Meanwhile, we had a midday visit from Teddy, our fantastic tailor, who has made so many wonderful outfits for the visiting residents over the last four years since I was first introduced to her. She was here visiting the RCH (reproductive and child health) clinic with her baby and had brought some fabrics for the residents to choose from while also measuring some of them for their custom-tailored clothing. Our plan was also to head into town after work to look at some of the fabric stores and then bring things over to Teddy’s as she would be waiting for us.

Teddy and her fabric

We had planned to have a conversation with the family of the child we saw several days ago who had hydrocephalus and the horrible porencephaly/hydranencephaly (essentially complete loss of both hemispheres except for a small rim of cortex in several areas) on their CT scan. Providing a VP shunt would do nothing for the patient’s function or prognosis, but it would potentially make them more comfortable and extend their life. Dr. Anne handled the phone call to the parents as they weren’t planning to come back to clinic, which always makes these types of conversations much more difficult. Despite telling them that a shunt would in no way prolong their baby’s life or improve its function, they seemed to be interested in having the procedure done (which, of course, they would have to pay for here) as there was some sense that a shunt could potentially make the child more comfortable in the end. I had already spoken with Kerry Vaugh, the visiting pediatric neurosurgeon who trained at Penn and is now at KCMC for the year as a global health fellow. Having her here during our visit has already made a significant difference in the management of our patients requiring neurosurgical intervention as we can rely on her for curbside and formal consultations, both for patients remaining at FAME as well as those that may require transfer to a larger facility such as KCMC.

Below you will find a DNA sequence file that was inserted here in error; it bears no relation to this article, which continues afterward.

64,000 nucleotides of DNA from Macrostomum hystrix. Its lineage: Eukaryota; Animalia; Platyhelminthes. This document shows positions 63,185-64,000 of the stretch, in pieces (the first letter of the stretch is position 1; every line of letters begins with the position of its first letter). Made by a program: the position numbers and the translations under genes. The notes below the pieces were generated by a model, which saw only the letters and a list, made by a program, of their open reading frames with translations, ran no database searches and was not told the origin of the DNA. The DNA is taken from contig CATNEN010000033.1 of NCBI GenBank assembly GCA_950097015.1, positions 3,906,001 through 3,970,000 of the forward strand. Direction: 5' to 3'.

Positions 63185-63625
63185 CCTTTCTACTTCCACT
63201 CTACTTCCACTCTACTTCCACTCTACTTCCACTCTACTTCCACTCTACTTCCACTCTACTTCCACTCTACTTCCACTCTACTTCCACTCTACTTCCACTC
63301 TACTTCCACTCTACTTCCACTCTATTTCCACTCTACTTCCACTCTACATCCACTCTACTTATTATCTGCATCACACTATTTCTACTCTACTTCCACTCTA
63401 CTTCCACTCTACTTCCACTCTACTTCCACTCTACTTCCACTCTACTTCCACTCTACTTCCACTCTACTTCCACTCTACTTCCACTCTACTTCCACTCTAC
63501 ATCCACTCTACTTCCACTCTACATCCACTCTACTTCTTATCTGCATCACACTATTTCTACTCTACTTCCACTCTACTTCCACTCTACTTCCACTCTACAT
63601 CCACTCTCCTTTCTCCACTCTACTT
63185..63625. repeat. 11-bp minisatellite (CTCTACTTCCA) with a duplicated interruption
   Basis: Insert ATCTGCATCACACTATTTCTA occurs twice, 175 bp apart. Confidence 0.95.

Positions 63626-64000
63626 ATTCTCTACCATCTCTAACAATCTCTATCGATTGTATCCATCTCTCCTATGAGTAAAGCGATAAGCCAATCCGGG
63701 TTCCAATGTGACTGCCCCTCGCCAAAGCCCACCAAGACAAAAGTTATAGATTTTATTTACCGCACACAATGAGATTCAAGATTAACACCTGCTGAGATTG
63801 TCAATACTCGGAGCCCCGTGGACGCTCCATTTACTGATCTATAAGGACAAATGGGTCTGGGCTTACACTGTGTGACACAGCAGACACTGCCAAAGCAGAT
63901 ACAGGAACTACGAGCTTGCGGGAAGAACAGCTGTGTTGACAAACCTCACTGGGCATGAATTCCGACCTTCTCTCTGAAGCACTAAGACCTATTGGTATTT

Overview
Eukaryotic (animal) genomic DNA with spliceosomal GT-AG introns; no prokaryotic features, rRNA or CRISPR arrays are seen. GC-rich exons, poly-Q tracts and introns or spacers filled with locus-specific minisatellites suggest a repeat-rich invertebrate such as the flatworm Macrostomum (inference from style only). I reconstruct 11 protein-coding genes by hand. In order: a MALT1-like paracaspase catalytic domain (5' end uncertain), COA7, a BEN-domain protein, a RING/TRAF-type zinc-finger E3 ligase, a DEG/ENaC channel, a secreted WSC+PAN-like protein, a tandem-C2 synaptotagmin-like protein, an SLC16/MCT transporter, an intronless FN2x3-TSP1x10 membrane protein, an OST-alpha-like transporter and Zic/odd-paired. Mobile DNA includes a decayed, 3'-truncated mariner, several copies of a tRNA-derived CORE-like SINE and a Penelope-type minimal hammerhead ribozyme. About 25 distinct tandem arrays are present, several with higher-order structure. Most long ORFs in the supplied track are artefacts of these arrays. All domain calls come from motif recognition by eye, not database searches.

So many fabrics and so little time…

Having finished neuro clinic at a reasonable time, we had wanted to head into town for a fabric run and then our visit to Teddy’s. As a large group of mzungu (Swahili for stranger, but more often now used to mean a white person), we stuck out like a sore thumb, especially when it comes to shopping, and this was quite obvious by the crowd we quickly attracted. It was just before sunset which a time of the day that many are out and about doing their shopping for the day. I delivered the group to the fabric shop we usually buy material from, and it wasn’t long before many others decided to join us as they were sure they had things that the group would like in some nearby shop that they were connected to. Eventually, they decided to walk down the block to one of the other shops, of course being escorted by others who wanted to sell them additional material. I followed behind, making sure that everything was legit for the last thing I wanted was to lose one of them in some seedy shop where they shouldn’t be. In the end, that was not the case, and everyone found the fabrics they were looking for.